As I listened to the Independence Hall guide, I thought back to the recent conversation responding to Will Richardson’s Some New Year's Dreaming post, debating whether whether a change in education could come about by evolution, or whether revolution was the only hope for transforming our schools.
These thoughts were the perfect launching point for what was to be 2 and ½ days of conversation amongst some of the most passionate, caring, and thoughtful educators I’ve had the privilege of meeting. Two days of conversations about the possibilities for education when the right combination of passion and pedagogy are supported by transformative tools left participants of EduCon 2.0 emotional and inspired as they returned home to continue the work of transforming our 21st century schools.
Emotions, reflection, call to action, manifesto’s, and yes… more conversation continue far beyond the weekend, and extend way beyond the walls of the Science Leadership Academy, where Chris Lehman (visionary Principal and leader extradonaire) and his learning network hosted this fabulous Un-Conference. If every participant finds themselves able to channel the emotion, energy, and inspiration from Educon 2.0 to "just win more than three" colleagues as Kevin Jarret's Educon reflection suggest … than the weekend was truly an agent of change.
But the change agents, were not just those who attended, it was also each of you who participated in the conversation remotely through U-Stream modeling the power of transformative tools in learning. As many of us stated over and over again this weekend – it was not about the technology. The transformative part was not that we were using U-Streams to record or wikis to post our notes. The transformative part was that the sessions were set up as CONVERSATIONS not presentations. And these conversations would not have been the same without the hundreds of remote participants contributing through the backchannel chat; nor would they have been the same without the collaborative features of wikis to dynamically share knowledge throughout the weekend and beyond; nor would they have been the same had they not been extension of many prior conversations happening throughout the edublogosphere.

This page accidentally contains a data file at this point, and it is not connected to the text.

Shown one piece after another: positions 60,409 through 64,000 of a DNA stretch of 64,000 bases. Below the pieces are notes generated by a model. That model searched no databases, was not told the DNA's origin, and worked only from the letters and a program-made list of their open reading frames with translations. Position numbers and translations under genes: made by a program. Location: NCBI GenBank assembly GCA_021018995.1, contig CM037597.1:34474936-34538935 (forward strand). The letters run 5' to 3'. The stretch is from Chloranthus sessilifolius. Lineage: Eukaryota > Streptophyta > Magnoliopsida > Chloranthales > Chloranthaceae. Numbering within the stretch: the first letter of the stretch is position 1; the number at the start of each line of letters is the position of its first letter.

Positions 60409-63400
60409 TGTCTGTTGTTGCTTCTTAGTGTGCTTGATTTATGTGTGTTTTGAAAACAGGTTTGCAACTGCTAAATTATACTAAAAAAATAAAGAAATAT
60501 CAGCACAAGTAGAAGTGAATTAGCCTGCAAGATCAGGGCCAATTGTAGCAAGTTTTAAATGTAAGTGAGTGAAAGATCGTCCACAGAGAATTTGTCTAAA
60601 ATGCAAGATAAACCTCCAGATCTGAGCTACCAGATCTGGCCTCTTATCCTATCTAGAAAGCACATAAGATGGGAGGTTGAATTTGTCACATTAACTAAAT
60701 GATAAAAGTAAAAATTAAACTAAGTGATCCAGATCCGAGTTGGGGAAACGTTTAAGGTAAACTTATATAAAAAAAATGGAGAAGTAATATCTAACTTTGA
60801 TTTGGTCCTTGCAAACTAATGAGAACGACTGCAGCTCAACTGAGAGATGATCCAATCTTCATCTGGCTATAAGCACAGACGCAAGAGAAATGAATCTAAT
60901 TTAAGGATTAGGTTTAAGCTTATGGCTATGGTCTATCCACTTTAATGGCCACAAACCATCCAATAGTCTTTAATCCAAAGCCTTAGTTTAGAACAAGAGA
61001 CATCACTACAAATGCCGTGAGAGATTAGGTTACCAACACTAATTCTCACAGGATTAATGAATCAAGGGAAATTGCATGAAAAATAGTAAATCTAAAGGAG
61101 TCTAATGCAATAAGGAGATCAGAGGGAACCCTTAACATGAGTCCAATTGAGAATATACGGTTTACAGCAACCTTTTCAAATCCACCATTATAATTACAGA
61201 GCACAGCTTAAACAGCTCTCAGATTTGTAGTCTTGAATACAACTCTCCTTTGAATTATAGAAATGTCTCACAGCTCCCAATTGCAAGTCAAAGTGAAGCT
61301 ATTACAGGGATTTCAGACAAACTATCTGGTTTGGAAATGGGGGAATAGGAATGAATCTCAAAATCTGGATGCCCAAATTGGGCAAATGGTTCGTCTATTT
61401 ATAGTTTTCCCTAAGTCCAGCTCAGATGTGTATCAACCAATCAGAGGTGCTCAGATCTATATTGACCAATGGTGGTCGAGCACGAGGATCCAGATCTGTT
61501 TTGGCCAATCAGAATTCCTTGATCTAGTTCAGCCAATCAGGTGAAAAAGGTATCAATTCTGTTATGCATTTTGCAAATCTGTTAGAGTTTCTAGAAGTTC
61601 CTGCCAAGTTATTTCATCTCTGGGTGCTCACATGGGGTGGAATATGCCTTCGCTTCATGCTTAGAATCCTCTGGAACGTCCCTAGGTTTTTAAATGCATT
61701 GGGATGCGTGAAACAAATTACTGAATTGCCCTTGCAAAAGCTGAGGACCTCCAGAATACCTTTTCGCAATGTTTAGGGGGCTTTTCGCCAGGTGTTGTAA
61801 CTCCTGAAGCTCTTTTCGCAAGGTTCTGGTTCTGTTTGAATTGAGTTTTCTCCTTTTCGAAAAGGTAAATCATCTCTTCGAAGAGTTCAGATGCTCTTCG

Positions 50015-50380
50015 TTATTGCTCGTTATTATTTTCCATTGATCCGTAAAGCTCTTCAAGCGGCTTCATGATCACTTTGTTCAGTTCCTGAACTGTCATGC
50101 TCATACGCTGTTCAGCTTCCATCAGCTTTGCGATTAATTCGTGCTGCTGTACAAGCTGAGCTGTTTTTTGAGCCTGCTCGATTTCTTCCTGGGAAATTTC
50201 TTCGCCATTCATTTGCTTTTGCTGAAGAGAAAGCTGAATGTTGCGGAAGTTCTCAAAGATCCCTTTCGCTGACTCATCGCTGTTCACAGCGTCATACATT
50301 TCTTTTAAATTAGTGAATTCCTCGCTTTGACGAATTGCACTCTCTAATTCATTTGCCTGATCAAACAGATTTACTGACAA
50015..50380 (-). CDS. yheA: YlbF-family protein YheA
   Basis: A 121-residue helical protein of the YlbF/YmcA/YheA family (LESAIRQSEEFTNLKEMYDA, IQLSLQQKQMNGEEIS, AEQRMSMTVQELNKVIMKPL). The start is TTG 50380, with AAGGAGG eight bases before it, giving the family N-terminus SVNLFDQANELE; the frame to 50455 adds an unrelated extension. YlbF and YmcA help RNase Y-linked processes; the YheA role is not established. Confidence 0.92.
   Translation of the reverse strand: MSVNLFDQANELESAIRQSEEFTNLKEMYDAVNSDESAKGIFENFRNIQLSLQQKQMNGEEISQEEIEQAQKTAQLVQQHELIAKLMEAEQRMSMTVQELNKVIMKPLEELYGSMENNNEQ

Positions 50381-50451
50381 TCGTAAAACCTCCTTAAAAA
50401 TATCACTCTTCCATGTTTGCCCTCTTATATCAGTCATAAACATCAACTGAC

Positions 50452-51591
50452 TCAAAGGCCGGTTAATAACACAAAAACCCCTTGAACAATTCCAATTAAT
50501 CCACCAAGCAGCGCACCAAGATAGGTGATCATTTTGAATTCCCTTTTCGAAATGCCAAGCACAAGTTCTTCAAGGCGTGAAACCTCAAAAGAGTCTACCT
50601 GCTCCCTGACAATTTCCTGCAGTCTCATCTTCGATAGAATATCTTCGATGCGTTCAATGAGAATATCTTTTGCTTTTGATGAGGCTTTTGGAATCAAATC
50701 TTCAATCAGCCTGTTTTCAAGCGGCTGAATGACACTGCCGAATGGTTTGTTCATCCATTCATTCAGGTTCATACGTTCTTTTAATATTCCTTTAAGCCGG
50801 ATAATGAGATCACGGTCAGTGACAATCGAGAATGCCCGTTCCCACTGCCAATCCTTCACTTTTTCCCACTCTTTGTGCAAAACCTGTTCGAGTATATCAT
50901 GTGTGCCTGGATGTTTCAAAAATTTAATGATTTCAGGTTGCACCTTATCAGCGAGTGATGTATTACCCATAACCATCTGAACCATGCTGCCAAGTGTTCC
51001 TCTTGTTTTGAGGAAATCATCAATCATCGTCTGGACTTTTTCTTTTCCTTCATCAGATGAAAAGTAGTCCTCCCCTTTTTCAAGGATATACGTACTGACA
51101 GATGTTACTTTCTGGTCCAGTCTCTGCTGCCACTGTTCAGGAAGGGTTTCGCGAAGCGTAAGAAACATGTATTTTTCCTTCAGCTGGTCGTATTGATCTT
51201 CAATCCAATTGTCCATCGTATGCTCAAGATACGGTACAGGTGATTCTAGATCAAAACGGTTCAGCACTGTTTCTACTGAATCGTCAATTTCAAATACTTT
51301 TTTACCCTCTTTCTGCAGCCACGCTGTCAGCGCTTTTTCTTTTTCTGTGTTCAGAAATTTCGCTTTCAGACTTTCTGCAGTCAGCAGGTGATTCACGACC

For those of you who missed the event – it’s not too late to participate. The hundreds of pictures already on Flickr will provide visual cues to the energy level that was present. My favorite was the photos of the MAC Lab noticeably void of computers adjacent to the photos displaying the white Apple branded laptops visible throughout the school, in the hands the students whose job it was to care for and use the tools in the service of learning. But more symbolic to me than the laptops in those photos were the white lab coats worn by the students at SLA – the uniform of inquiry.
While some of these bright and inquiring minds brought the voices of students in the conversations, others offered a wonderful service to the community unable to attend by operating video cameras that made the conversations available through U-Stream. Each of the wiki pages that accompanied the 6 strands of “conversations”, not only contain notes, digital handouts, and links, but also contain an archived U-Stream video when possible. And for those who prefer their conversatoins in a 3-D space, check out the space Konrad Glogowski created for Virtual EduCon in Second Life. The richness doesn’t stop there; hundreds of blog posts tagged EduCon provide insights, reflections, and opportunities for the conversations to continue. So whether you were in Philadelphia this weekend, or elsewhere, transformative technologies coupled with thoughtful, pedagogically sound format for a “conference “ -- or “unconference” has provided you with an entry point into the conversation. May you join the conversation! Thank you to all who contributed to Educon and the learning that is extending from it.